Voluntary turnover has been one of the most difficult challenges for employers to overcome. According to a national Gallagher survey, not only are workers leaving for new jobs, nearly one-third of employers (32% nationally) say workers have left the labor market to care for loved ones. As a result, nearly half of Michigan employers (45%) now provide their employees with the ability to telecommute full time, which more than doubled from 2020 (22%). Additionally, 65% of Michigan employers allow employees to have a flexible work schedule, compared to only 54% nationally.

“If you think about the primary industries that drive Michigan, whether it be around manufacturing, whether it’s specific to auto or here in West Michigan, the office furniture industry and those kinds of things, you just don’t associate flexible work schedules or telecommuting with some of those industries, but here we are in Michigan with 65% of employers allowing that,” Brucato said.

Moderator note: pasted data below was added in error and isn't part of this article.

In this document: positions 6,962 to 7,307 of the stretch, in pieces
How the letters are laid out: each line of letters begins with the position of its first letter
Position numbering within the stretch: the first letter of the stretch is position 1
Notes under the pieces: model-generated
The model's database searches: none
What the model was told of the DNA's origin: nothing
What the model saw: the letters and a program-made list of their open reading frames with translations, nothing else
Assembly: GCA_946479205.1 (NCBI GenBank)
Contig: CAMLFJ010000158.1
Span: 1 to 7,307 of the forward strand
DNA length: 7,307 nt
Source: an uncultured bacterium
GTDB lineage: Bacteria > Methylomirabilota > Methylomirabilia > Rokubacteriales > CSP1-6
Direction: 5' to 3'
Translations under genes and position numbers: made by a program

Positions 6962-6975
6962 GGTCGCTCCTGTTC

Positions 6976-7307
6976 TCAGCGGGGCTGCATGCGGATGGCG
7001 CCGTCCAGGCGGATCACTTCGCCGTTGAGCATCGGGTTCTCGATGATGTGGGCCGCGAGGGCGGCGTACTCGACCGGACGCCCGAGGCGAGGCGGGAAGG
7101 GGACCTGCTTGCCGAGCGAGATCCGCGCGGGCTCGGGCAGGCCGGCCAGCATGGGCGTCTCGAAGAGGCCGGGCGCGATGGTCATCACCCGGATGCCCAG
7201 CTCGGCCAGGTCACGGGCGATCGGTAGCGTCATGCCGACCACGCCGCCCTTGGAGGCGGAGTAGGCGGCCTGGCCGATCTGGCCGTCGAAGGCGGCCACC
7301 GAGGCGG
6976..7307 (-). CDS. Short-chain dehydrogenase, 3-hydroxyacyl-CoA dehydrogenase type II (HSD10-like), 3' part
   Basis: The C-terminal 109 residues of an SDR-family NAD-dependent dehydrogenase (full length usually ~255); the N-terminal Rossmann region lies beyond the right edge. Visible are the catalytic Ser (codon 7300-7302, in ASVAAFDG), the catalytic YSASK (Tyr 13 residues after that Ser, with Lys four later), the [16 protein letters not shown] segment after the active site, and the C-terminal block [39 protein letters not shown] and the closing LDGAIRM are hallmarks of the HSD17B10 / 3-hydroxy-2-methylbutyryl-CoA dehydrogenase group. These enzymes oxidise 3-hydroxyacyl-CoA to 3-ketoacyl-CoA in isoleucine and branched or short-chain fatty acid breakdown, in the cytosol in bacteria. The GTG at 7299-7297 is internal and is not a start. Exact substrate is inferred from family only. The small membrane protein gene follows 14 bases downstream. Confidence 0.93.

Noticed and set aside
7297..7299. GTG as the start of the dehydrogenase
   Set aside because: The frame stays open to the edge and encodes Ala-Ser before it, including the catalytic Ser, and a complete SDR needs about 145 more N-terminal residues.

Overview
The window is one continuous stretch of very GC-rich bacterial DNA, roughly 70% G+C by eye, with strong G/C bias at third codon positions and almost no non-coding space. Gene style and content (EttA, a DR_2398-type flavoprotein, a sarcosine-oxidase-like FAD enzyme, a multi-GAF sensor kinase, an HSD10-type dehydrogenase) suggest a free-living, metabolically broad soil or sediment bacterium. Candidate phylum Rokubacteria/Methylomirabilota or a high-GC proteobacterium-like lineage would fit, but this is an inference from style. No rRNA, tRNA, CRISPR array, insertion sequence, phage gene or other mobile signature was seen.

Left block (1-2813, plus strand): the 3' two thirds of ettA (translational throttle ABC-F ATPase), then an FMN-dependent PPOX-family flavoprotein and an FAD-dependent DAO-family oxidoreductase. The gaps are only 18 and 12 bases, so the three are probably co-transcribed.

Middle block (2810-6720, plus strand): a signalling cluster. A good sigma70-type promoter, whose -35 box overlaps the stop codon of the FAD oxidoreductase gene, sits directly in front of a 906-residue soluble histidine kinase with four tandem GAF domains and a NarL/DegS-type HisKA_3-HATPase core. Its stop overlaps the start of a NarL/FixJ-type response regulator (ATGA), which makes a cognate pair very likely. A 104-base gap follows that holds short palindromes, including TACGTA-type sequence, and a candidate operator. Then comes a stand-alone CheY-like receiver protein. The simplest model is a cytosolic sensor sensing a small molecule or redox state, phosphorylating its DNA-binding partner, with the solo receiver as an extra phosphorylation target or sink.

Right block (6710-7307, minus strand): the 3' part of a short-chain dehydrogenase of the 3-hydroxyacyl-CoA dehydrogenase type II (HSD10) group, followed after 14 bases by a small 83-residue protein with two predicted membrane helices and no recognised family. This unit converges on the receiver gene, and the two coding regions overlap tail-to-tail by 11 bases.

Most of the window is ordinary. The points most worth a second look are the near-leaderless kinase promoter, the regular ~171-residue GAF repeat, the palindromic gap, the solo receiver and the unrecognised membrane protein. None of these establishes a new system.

While telecommuting and flex time might allow employees to better balance professional and personal duties, the isolation often takes a toll on mental and emotional well-being. This might explain why 70% of Michigan employers are placing a greater emphasis on the social aspect of emotional well-being, Brucato said. Common benefits Michigan employers are using to address these issues include:

  • EAP provider programs (95%)
  • Wellness committees or champions (57%)
  • Classes to promote emotional wellbeing, e.g., behavioral health, mindfulness and stress management (55%)